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Quite a lot of locals also visit the palace.
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Intricately carved roofs with gold leaves can be seen throughout the palace.
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This unique looking watch tower is one of the few original structures that survived World War II.

U Bein Bridge

Strangely enough, this wooden bridge has got to be one of the most famous sights in Mandalay. Technically, it’s located in Amarapura, an ancient capital which has become part of Mandalay as it expanded. This 1.2km long teakwood bridge was built in 1850 and crosses Taungthaman Lake in the south of Mandalay. It was named after the mayor who built it and holds the world record as the oldest and longest wooden foot bridge. Some of the timber posts are really old as Mayor U Bein built the bridge using discarded wood from the Amarapura palace.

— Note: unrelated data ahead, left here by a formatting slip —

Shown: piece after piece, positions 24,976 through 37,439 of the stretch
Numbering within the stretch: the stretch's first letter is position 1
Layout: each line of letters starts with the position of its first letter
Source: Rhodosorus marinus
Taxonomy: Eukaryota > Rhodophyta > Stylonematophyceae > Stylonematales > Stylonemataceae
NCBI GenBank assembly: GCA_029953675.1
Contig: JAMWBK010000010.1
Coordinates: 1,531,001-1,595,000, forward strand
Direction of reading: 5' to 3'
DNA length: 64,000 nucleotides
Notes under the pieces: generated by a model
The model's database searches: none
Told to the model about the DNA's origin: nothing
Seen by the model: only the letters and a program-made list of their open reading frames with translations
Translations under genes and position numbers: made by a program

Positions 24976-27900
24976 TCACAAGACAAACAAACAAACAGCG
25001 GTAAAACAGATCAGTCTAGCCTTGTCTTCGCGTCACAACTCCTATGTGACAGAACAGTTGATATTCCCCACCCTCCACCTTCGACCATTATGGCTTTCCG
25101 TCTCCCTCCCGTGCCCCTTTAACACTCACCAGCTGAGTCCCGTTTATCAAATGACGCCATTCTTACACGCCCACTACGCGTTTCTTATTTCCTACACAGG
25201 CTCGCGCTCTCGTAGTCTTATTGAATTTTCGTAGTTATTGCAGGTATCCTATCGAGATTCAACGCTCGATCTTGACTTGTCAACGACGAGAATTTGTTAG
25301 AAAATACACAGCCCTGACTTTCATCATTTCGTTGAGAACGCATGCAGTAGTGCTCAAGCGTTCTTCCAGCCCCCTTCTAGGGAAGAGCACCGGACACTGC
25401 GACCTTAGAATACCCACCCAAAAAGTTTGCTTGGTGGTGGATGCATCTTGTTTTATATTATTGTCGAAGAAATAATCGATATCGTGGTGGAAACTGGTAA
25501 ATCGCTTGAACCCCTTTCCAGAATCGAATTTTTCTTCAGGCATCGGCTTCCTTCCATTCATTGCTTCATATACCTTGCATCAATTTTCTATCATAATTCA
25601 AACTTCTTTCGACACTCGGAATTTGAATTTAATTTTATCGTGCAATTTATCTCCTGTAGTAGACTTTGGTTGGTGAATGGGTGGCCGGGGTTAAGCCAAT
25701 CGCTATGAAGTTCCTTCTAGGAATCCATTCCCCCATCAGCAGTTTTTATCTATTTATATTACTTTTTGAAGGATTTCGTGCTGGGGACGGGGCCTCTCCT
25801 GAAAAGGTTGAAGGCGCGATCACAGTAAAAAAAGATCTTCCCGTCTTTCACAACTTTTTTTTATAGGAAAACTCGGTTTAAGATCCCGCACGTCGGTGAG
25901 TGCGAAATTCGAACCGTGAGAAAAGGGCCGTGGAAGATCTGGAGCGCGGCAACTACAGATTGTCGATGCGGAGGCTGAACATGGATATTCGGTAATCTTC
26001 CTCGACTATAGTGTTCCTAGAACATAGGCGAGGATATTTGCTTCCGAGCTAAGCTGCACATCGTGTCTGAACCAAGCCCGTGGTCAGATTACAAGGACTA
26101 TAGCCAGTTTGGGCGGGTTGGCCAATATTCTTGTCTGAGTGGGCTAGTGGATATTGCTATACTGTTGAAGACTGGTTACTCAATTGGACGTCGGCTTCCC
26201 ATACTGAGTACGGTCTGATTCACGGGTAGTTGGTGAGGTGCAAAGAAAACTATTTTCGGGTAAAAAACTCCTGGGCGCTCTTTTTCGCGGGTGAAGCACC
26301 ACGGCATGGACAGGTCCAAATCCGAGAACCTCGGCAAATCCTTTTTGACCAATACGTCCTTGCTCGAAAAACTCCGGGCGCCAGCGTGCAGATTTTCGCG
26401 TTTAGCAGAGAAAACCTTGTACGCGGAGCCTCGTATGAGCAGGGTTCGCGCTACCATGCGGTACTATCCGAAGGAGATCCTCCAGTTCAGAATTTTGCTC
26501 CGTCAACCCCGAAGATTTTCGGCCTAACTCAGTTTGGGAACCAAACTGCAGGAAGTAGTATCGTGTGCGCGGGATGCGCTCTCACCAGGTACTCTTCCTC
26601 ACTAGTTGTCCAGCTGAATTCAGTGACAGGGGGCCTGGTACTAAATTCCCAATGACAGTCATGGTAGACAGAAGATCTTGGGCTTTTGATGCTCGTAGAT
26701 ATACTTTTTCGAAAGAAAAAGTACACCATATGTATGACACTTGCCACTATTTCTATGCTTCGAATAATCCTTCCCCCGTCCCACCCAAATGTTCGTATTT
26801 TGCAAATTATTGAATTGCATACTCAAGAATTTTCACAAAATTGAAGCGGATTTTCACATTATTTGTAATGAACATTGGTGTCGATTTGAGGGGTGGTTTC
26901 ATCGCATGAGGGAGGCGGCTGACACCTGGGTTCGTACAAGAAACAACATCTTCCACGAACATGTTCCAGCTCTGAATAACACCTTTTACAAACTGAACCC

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U Bein Bridge is supported by more than 1,000 wooden pillars. Although some of them are beginning to rot and need to be replaced. The bridge stretches in a curve to withstand wind and water forces.
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As it was the dry season, the lake had shrunk to half it’s original size. Only a small section of the bridge was still above water. Some of the pillars have been replaced with concrete due to water damage to the wooden pillars.